Icon of evolution knocked from its perch, or, wait…how about “arthropod origins, waters around, muddied?”

10 August 2011

Since its original description six months ago, the fossil lobopod Diania has become one of the most celebrated fossils of all time, inspiring everything from elaborate back tattoos to a trendy sportswear line. This beloved “walking cactus” was championed by scientists as a key player in the origin of the most diverse and successful group of living animals. But startling new research suggests that this icon of evolution, this upstart URthropod, was in fact nothing more than an ordinary lobopod with bad skin.

In a series of brief communications published this week in Nature, two groups present revised analyses of the evolutionary relationships among 520 million year old fossil and its presumed relatives including euarthropods (e.g. insects, arachnids and crustaceans), anomalocarididsvelvet worms, water bears, and a variety of extinct stem-arthropods and lobopods, like the bizarre Hallucigenia. The phylogenetic analysis presented with the original description of Diania by Liu and colleagues found the creature to be closely related to a clade that included living arthropods and the outlaw Bavarian folk hero Schinderhannes, this result, coupled with the armored covered legs of Diania, was taken as an important clue to the origins of the stiff, jointed-appendages that are a hallmark of true arthropods.

However, the new reappraisals find Diania several nodes further removed from arthropod origins, mucking around in a polytomy that includes the tardigrades, onychophorans and extinct lobopodians. If these results are correct, it implies that the armored limbs of Diania are likely irrelevant to the origin of hardened jointed legs among arthropods. In a reply, Liu and company concede the tenuous placement of Diania in the family tree of arthropods and their relatives, but provide some additional support for their original interpretation and argue that further study is required to resolve the debate.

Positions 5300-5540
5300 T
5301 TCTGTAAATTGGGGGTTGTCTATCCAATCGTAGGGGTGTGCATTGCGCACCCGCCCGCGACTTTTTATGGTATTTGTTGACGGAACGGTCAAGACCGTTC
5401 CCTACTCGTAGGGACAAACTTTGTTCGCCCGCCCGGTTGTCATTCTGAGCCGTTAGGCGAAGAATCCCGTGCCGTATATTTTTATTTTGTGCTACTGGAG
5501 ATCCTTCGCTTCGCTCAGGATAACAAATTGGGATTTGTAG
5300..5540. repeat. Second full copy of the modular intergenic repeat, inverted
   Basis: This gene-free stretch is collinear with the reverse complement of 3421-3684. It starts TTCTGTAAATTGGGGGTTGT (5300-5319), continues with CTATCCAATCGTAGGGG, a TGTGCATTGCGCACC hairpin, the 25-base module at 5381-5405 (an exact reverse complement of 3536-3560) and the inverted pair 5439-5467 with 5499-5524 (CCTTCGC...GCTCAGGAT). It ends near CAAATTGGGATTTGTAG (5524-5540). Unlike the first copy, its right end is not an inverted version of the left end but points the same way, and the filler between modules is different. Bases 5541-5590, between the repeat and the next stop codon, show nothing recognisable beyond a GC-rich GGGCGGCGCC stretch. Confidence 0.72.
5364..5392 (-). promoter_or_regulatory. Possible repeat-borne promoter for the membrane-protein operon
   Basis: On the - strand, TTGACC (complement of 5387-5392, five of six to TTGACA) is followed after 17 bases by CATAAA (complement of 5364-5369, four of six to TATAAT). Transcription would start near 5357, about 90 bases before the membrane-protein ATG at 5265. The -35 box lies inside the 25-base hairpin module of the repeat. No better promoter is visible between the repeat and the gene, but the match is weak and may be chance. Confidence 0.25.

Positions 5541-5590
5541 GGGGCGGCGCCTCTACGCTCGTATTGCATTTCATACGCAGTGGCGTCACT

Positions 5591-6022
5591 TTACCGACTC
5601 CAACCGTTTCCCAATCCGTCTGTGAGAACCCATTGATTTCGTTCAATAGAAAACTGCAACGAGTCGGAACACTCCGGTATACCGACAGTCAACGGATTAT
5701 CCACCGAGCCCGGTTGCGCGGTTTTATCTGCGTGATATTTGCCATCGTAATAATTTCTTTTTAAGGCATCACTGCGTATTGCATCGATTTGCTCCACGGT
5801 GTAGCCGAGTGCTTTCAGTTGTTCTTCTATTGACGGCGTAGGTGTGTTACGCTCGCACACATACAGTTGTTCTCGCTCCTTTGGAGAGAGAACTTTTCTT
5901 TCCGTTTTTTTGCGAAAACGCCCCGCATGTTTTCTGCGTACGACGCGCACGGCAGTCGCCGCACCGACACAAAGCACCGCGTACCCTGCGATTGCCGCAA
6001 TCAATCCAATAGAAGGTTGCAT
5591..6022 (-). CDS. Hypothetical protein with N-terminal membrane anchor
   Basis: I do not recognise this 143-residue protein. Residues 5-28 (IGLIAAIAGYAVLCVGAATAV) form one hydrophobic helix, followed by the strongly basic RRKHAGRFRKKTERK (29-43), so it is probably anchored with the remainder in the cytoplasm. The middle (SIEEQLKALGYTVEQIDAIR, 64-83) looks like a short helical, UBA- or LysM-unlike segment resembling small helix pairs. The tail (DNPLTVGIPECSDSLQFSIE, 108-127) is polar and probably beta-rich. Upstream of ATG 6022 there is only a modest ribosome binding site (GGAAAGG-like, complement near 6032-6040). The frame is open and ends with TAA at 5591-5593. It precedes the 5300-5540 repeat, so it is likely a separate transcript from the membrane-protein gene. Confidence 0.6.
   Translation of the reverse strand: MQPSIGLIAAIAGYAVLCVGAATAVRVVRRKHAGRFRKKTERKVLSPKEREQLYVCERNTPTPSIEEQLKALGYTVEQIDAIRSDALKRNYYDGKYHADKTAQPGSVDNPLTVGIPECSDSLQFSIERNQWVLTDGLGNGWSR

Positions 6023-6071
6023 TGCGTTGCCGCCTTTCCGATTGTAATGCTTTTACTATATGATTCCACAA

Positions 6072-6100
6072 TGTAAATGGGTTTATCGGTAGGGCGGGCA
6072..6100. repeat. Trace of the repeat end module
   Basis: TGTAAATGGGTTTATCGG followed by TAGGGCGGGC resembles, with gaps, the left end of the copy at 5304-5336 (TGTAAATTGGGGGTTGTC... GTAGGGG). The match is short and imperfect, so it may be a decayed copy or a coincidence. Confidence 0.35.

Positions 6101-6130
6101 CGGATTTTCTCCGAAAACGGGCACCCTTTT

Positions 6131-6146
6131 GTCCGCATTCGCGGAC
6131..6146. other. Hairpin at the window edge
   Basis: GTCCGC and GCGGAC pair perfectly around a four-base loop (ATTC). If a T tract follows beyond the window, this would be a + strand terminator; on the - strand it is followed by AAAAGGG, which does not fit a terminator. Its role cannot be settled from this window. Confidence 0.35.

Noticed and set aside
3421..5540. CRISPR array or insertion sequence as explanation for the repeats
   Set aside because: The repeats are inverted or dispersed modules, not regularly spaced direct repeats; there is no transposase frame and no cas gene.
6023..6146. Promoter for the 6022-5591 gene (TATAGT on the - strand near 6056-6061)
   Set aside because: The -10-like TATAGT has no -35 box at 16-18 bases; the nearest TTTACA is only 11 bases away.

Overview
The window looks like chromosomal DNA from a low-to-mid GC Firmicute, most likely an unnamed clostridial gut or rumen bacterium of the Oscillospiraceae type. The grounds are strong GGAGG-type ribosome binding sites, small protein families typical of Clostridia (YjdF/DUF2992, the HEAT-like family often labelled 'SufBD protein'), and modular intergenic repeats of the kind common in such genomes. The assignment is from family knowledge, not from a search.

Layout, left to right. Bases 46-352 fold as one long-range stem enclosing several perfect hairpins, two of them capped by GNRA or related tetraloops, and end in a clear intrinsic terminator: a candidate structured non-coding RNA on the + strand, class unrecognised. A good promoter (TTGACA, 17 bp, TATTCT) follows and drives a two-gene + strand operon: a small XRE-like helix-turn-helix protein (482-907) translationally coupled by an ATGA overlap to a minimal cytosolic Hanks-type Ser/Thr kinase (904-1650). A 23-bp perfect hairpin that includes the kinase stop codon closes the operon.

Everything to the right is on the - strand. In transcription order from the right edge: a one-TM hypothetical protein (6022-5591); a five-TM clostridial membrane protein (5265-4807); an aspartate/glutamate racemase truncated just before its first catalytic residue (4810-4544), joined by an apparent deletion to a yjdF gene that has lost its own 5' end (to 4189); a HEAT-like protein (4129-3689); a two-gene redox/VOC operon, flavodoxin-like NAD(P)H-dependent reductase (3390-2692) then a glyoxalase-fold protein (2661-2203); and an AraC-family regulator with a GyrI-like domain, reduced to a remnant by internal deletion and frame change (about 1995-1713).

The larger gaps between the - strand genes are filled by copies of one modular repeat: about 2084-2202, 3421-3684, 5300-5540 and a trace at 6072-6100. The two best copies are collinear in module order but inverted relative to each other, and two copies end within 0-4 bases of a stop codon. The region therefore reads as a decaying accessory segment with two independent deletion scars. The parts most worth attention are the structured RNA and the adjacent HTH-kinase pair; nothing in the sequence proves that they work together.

Surely, the question of whether Diania is a close relative of arthropods or not will continue to rock the paleontological community for years to come.

Refs:
Mounce, Ross CP and Matthew A Wills (2011) “Phylogenetic position of Diania challenged” Nature 476:E1 doi:10.1038/nature10266

Legg, David A et al. (2011) “Lobopodian phylogeny reanalysed” Nature 476:E1 doi:10.1038/nature10267

Liu, Jianni et al. (2011) “Reply” Nature 476:E1 doi:10.1038/nature10268

2 Responses to “Icon of evolution knocked from its perch, or, wait…how about “arthropod origins, waters around, muddied?””


  1. [Disclaimer: I’m an author of the Mounce & Wills paper]

    Thanks for the blog post. I’m pleased someone is taking note of this. Rebuttals in Nature & Science often don’t get the attention or impact they deserve (don’t believe me? Read this paper for some evidence: http://dx.doi.org/10.1890/ES10-00142.1)

    Just a few minor comments…😉

    When you say “If these results are correct…” There’s no if, or but about it. We’re correct in our assertions (both the Legg et al paper and the Mounce & Wills paper), hence why we’ve had our comments published in Nature.

    Cladistic analyses using parsimony are *exactly* repeatable, replicatable, falsifiable analyses. Given the input data and the settings (as given in the original Liu et al Nature paper) you’ll get exactly the same results as we do. It’s as simple and defensible as 2+3=5

    With the current evidence provided by Liu et al we cannot be sure yet where Diania truly lies on the ‘Tree of Life’ relative to arthropods. We need more evidence, which I’m sure Legg & co will provide in a later fuller paper.

    As for Liu et al’s reply and their attempt to “provide some additional support for their original interpretation” – much of it is rather embarrassing tbh. They’ve just muddied the water rather than admitting the error. I talk a little about this on my twitter feed and my blog post here: http://www.science3point0.com/palphy/2011/08/11/my-1st-peer-review-published-paper/

    The key message from all of this is:

    Don’t uncritically read everything that you find in journals, even in Nature. Peer review doesn’t and will never catch all the significant errors from appearing.

    Thanks again for blogging!

    Ross🙂

  2. Neil Says:

    Hi Ross,

    Wow! Wasn’t expecting an author to stop by. Thanks for your thoughts, and for taking this fairly silly post in stride.

    Since this is semi-satirical it’s probably ill-advised to dig myself in deeper, but you raise some good points so I’ll bite:

    When you say “If these results are correct…” There’s no if, or but about it. We’re correct in our assertions (both the Legg et al paper and the Mounce & Wills paper), hence why we’ve had our comments published in Nature.

    By “if … correct” of course I didn’t mean whether your results were replicable, but rather whether the tree topology conforms to actual evolutionary relationships or not. As you are well aware, with the inclusion of additional taxa or characters, or with a different character coding scheme, the picture could change somewhat.

    Don’t uncritically read everything that you find in journals, even in Nature.

    But you just said the reason your comment was published in Nature was because it was correct!? Just giving you a hard time–but don’t worry I never read anything uncritically. Except Pliny.


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